• Use Samba to set the service principle(s) for Apache (HTTP):
root #net ads keytab add HTTP -U <a_domain_admin>
root #net ads keytab add HTTP/<another_SPN>@EXAMPLE.CO.UK -U <a_domain_admin>
root #net ads keytab list

Note the format in the second command. This will get non default Service Principle Names into the keytab, eg for externally facing vhosts. Remember to set the [realms] section in krb5.conf if you need an external domain to map to an internal realm (or AD domain as MS call them!) The second command also seems to need the SPN added to AD using setspn.exe (on a Windows machine with Domain Admin rights and probably an elevated command prompt on server 2008+):

c:\>setspn.exe -A HTTP/<another SPN> <computer account>

Test it with this index.php in the web server's htdocs somewhere (assuming you have PHP installed and configured):

FILE test.phpTest PHP script
 echo "You have logged in as <b>" . $_SERVER['REMOTE_USER'] . "</b>;";

Errors like this in errors_log means that the keytab can't be read - check the permissions on it for the apache user:

gss_acquire_cred() failed: Unspecified GSS failure.  Minor code may provide more information (, Permission denied)


Use Samba to get the service principle for SSHD - "host". Just to spell it out in case of confusion: use the word host in your command. It is not part of an example, only change the bits between < and >.

root #net ads keytab add host -U <a_domain_admin>
FILE /etc/ssh/sshd_confPart of sshd's configuration file
KerberosAuthentication yes                   
KerberosOrLocalPasswd yes                          
KerberosTicketCleanup yes                     
GSSAPIAuthentication yes 
GSSAPICleanupCredentials yes
UsePAM no

When you turn off PAM you obviously wont be able to get it to make a home directory for a new user. So another method will be needed to do this. Winbindd can do this - see the docs for it if you need this.


Squid also seems to use "HTTP" as its service name like Apache. This will probably need a Squid 3.1.x release.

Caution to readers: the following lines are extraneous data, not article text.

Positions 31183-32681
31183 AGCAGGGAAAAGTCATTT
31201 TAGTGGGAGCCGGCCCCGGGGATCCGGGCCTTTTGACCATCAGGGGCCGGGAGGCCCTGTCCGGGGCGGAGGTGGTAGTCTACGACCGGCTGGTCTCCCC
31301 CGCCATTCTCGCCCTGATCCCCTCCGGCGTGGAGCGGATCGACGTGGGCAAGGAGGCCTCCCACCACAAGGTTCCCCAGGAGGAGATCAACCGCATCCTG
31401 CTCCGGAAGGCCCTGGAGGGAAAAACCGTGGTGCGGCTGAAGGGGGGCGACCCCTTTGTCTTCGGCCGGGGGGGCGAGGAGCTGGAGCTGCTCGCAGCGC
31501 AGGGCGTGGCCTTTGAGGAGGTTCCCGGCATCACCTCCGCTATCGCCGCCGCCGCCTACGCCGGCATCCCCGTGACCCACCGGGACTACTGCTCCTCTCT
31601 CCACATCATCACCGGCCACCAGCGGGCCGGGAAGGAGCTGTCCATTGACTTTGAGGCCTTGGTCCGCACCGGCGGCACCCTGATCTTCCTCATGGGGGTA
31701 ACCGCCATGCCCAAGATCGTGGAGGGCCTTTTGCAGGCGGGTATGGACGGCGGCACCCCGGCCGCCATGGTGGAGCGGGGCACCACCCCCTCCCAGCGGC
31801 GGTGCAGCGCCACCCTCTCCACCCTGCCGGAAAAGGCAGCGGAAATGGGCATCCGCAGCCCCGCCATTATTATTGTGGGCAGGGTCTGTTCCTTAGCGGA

FILE /etc/squid/squid.confPart of the Squid configuration
auth_param negotiate program /usr/libexec/squid/squid_kerb_auth -d
auth_param negotiate children 10
auth_param negotiate keep_alive on 

http_access allow AUTHENTICATED
http_access deny all
FILE /etc/conf.d/squidPart of Squid RC config file


Windows Server

Add the file services role to Windows 2008(R2) and include services for NFS. To add NFS support on a folder, right click it and set it up on the NFS tab. NFS shares do not seem to appear in the Server Manager under Share and Storage Management. The Services for Network File System MMC snap in is a bit random as well.


Client apps


Check Service Principle Names:

c:\>setspn.exe -l <account_name>

net ads keytab

Check a Samba maintained keytab like this:

root #net ads keytab list

ktutil and klist

Check keytabs like this:

root #ktutil


root #klist -ke /etc/krb5.keytab


  • about:config
  • Type negotiate into the filter
  • Set network.negotiate-auth.trusted-uris to
  • Additional domains (eg short names) can be added separated by commas: e.g.,host1,host2.
  • (On Linux only) at a user shell prompt type kinit and enter your AD password to authenticate and get a ticket from the KDC (This is not needed if you set up /etc/security/pam_winbind.conf)


Start Chrome with --auth-server-whitelist="*" --auth-negotiate-delegate-whitelist="*". You can edit /usr/share/applications/chrome.desktop to add this. Not needed on Windows.

See and


Does single signon out of the box. IE 7+. Don't use <=6!


For the SSH client on Linux. This can go in the system wide configuration or in a user specific configuration:

FILE /etc/ssh/ssh_confssh config snippet
host *
  GSSAPIAuthentication yes

Evolution EWS

You can connect to Exchange via Evolution EWS and provided that autodiscover is set up correctly it will work out of the box. I have found that adding additional SPNs to the client access server's machine account can assist with getting Kerberos instead of NTLM working. eg:

 c:\>setspn.exe -S HTTP/ EXCHCAS

To determine what names are needed, switch Evolution to using Kerberos and have Wireshark or tcpdump running and look out for the name that Evolution tries to contact the server with. You should see a flurry of DNS lookups followed by Kerberos related packets. One of the fields will show the host name that your client is trying to use.

If everything is in place (winbind etc) then you simply start Evolution up, add a new account, fill in your name and set the type to ews and then press the lookup button after filling in your email address


  • Get hold of a development snapshot until it is in the core release.
  • Connection -> Data, select Use system username (your name)
  • Connection -> SSH -> Auth -> GSSAPI, make sure Attempt GSSAPI authentication is selected